October 31, 2020•1917 words
This week was mostly about establishing a base camp out on my family's land. I'd set the big tent up the Saturday before to let the plastic-smelling vinyl floor and the treated canvas air out a bit, but I'd pretty much just dumped my stuff on the floor and taken off.
Since Thursday had been leg day with all the hiking and Friday had been arm day with all the paddling, I started out a little sore on Saturday, but loosened up by gathering a huge load of sticks and breaking them into lengths for my little cooking stove and my new bigger heating stove. Now that I'm going to be in one place for a while, I can store up fuel and let it dry out, which will hopefully lead to less smoky fires and less need to gather sticks every day. I did some emotional work, and in the afternoon headed to the hardware store to pick up four patio pavers to go under my stoves (weighing 17 pounds each), two five gallon buckets to store and carry water, a 25 foot extension cord, and some pipe fittings for the chimney. Amazingly all of that fit inside my bins just fine. In the parking lot, I was admiring a car with a canoe on top and lo and behold, inside it my old friend and neighbor JD and a buddy, just coming off the river. This is one of the (usually) nice things about living for a long time in a small town: you tend to run into people you know. Although Pittsboro is hardly as small as it used to be, and it's on track to be quite big indeed once the Chatham Park development gets fully underway.
On the way home I picked up some groceries for the week, and at the head of the driveway ran into my neighbors JM and DM, sitting in the sun on their swing set. I'm not sure quite how old they are but they're old enough to be great grandparents, and JM's father used to farm here and sold my parents their land. They urged my to come on over and "set a spell", so I took a spot on one of the swings and we caught up a bit. We talked about all the changes in the neighborhood and JM told a story about when they got electricity in 1945 and the first thing they got was a washing machine for his mama. For some reason, telling them I was getting divorced got me really choked up, maybe it's that they've been married so long, and also I was in a tender mood. "Such a sweet young woman, we thought," he said. They urged me to come pick some scuppernong grapes from their loaded vines, and kept dropping handfuls into my bag until I told them I could only eat so many at a time.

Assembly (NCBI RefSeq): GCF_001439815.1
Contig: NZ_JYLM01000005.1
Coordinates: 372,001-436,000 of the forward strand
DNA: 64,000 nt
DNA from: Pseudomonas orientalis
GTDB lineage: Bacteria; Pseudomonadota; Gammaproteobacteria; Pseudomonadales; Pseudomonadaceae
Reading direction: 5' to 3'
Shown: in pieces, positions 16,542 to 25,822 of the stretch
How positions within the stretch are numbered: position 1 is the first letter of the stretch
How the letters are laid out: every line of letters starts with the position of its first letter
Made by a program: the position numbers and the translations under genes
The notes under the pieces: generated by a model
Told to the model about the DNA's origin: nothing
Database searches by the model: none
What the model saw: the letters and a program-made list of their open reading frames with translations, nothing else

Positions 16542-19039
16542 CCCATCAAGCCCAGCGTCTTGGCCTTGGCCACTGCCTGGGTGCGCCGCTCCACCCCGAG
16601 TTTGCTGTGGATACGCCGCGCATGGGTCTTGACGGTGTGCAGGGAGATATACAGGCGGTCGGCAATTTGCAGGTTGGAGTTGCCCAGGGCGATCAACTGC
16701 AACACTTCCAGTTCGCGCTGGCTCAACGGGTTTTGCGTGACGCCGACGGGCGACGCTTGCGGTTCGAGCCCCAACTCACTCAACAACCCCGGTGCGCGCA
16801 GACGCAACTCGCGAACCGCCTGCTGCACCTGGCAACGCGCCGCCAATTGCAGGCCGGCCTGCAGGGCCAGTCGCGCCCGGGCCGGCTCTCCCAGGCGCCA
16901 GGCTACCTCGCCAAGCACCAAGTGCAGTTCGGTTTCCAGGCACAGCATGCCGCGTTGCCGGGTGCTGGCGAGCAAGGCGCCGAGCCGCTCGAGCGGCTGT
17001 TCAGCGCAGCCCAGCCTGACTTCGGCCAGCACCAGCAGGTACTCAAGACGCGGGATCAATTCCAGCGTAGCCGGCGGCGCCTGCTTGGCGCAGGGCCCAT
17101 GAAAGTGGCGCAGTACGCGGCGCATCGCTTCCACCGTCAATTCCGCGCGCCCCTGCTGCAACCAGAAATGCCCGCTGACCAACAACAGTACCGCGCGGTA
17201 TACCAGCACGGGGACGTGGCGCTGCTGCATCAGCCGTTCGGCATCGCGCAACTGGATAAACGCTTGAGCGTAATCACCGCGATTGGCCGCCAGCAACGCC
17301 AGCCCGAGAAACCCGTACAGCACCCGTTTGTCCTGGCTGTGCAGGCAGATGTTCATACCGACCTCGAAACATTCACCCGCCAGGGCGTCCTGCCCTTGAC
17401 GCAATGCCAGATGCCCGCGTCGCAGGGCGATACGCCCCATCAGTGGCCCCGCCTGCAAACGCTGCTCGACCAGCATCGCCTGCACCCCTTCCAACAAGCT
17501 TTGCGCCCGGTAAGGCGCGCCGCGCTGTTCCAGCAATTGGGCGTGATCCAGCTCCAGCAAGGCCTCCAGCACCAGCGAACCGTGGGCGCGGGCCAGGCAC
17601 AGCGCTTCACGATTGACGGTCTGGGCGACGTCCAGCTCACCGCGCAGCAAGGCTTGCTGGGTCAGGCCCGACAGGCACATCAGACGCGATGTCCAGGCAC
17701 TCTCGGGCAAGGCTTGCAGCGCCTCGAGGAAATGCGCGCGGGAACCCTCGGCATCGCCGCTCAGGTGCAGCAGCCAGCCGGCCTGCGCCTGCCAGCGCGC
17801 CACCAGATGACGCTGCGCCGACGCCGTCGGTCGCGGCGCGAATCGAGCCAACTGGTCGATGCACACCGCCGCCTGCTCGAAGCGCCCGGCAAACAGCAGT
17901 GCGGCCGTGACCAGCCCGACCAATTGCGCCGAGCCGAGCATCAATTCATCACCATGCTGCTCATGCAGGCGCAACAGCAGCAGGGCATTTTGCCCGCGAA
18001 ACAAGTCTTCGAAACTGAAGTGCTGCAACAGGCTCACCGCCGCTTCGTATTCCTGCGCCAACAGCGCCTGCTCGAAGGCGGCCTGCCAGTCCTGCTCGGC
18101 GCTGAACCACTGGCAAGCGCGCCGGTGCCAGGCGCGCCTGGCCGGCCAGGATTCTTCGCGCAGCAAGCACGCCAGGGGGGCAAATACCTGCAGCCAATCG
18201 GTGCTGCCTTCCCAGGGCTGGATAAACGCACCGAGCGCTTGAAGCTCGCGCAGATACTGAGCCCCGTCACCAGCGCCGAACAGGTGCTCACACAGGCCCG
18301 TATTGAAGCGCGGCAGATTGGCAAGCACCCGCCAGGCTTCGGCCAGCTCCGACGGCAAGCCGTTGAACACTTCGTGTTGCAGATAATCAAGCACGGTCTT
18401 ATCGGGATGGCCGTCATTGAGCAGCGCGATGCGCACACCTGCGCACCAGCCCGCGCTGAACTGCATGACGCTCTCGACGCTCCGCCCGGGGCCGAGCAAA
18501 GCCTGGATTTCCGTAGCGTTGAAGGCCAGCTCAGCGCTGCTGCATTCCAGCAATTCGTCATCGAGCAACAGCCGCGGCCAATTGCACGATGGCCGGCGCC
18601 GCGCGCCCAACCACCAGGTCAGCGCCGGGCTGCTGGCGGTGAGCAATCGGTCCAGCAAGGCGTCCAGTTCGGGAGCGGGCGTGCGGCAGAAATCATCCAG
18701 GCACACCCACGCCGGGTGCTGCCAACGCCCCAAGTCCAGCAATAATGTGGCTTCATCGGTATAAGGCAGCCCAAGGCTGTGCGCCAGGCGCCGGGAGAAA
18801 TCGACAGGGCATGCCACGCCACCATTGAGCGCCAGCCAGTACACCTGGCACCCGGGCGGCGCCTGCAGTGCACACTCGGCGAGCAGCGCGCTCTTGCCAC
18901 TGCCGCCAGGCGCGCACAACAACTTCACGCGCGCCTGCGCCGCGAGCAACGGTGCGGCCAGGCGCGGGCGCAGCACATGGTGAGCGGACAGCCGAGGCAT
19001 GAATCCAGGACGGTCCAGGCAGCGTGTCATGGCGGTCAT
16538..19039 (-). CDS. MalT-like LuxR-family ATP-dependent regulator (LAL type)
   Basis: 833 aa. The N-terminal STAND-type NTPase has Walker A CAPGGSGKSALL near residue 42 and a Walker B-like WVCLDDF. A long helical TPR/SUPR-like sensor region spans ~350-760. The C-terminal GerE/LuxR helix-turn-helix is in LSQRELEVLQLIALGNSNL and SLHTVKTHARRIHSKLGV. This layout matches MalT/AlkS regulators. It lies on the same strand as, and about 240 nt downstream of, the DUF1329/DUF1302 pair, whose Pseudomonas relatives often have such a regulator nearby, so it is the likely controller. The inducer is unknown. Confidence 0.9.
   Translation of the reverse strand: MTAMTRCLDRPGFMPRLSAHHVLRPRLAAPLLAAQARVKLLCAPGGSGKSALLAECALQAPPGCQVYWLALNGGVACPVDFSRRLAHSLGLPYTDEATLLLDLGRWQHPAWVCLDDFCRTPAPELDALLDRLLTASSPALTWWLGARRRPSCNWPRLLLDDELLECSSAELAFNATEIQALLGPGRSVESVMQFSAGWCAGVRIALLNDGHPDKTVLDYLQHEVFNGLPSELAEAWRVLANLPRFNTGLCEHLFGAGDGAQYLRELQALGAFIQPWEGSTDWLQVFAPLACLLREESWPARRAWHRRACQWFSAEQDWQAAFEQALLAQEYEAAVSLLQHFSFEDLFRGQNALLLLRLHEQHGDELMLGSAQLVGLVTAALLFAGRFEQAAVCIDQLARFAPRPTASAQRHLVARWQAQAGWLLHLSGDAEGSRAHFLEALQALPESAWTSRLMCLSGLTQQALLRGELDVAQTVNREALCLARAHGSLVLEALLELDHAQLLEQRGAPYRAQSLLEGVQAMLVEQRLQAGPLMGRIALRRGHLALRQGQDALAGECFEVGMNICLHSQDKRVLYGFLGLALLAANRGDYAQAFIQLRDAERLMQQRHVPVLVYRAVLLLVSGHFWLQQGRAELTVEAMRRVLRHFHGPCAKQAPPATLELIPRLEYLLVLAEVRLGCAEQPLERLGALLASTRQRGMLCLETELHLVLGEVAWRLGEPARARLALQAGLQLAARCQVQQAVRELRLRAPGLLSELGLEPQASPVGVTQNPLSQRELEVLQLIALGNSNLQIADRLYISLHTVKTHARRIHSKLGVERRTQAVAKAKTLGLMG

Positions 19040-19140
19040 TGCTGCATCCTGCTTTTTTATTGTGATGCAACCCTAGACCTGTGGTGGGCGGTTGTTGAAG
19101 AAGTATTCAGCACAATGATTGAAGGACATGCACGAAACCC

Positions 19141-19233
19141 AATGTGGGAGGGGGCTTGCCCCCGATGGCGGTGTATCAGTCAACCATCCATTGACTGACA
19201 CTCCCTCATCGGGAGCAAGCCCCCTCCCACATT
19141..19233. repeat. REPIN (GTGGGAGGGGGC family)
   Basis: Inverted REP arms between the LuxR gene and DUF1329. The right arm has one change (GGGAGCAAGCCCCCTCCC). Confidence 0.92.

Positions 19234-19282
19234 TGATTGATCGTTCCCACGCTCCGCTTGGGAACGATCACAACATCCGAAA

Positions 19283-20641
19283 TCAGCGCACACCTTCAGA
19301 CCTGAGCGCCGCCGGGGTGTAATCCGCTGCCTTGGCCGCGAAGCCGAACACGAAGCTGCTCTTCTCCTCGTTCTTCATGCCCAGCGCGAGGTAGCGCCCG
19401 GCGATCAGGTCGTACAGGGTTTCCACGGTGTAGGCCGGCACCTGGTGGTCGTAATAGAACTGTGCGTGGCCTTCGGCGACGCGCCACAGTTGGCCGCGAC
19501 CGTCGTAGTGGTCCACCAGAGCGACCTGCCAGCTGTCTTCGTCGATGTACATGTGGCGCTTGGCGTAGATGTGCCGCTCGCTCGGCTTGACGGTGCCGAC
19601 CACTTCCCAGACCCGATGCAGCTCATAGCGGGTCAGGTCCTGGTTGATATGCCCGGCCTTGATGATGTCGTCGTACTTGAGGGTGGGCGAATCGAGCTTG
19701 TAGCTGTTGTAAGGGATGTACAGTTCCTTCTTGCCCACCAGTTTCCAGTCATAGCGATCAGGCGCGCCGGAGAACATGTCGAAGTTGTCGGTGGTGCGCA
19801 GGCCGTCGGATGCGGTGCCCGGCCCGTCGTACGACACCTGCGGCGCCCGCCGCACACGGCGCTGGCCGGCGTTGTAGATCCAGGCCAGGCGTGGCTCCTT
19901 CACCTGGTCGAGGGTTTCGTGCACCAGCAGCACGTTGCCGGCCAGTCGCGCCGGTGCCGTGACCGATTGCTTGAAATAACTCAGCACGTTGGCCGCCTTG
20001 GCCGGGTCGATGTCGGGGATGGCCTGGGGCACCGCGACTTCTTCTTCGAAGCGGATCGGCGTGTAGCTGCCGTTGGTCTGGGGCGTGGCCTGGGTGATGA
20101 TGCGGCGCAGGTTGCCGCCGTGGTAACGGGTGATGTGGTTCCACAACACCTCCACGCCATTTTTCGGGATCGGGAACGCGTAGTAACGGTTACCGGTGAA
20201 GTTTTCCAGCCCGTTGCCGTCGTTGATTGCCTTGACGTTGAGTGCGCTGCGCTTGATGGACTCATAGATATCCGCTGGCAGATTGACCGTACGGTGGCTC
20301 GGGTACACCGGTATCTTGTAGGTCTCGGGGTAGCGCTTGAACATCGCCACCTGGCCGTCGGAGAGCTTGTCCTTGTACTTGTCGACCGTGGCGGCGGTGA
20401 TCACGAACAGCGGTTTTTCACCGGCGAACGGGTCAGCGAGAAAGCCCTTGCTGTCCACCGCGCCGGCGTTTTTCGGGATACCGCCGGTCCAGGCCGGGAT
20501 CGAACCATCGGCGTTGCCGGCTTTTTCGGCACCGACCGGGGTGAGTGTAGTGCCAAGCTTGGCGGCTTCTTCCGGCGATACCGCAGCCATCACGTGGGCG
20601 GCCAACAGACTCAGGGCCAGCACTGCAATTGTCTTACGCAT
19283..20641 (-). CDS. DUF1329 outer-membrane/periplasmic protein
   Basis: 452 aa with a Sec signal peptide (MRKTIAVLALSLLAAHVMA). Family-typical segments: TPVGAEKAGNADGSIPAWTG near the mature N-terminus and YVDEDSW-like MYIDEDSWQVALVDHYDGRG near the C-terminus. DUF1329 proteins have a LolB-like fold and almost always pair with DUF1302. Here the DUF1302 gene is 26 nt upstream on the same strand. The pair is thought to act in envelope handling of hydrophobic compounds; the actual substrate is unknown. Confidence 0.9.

Back at camp, I pitched a tarp for a little outdoor kitchen and stowed all the food in one of my bins to keep it safe from the raccoons and possums. I used the other bin to store all my solar gear on top of the tower so I wouldn't have to carry it up and down the ladder every day. I set up a tidy little system with an extension cord dropping down into the tent and the hotspot inside the bin with a directional booster antenna attached, which actually gives me faster internet than the wired ADSL connection my parents have at their house. Later in the week when high winds came through, I strapped the solar panel to the bin so it wouldn't blow over, and rigged some shock cord to allow the flaps to fold up in the gusts and then drop back into place. I filled my buckets with water from the well, which involves dropping a long, narrow bucket down and pulling it up by hand. As I carried the water back to camp, I stopped every so often to rest, sitting on one of the buckets and gazing at the moon and at Mars, which has been looking unusually bright lately. I ate a simple dinner of oatmeal and tea, and listened to Imogen Heap's album Speak For Yourself, which I've been kind of obsessed with this year ever since running across an amazing a cappella cover of Hide and Seek. I hadn't been listening to music for so long that it hit me powerfully, as if I was hearing it with my entire body.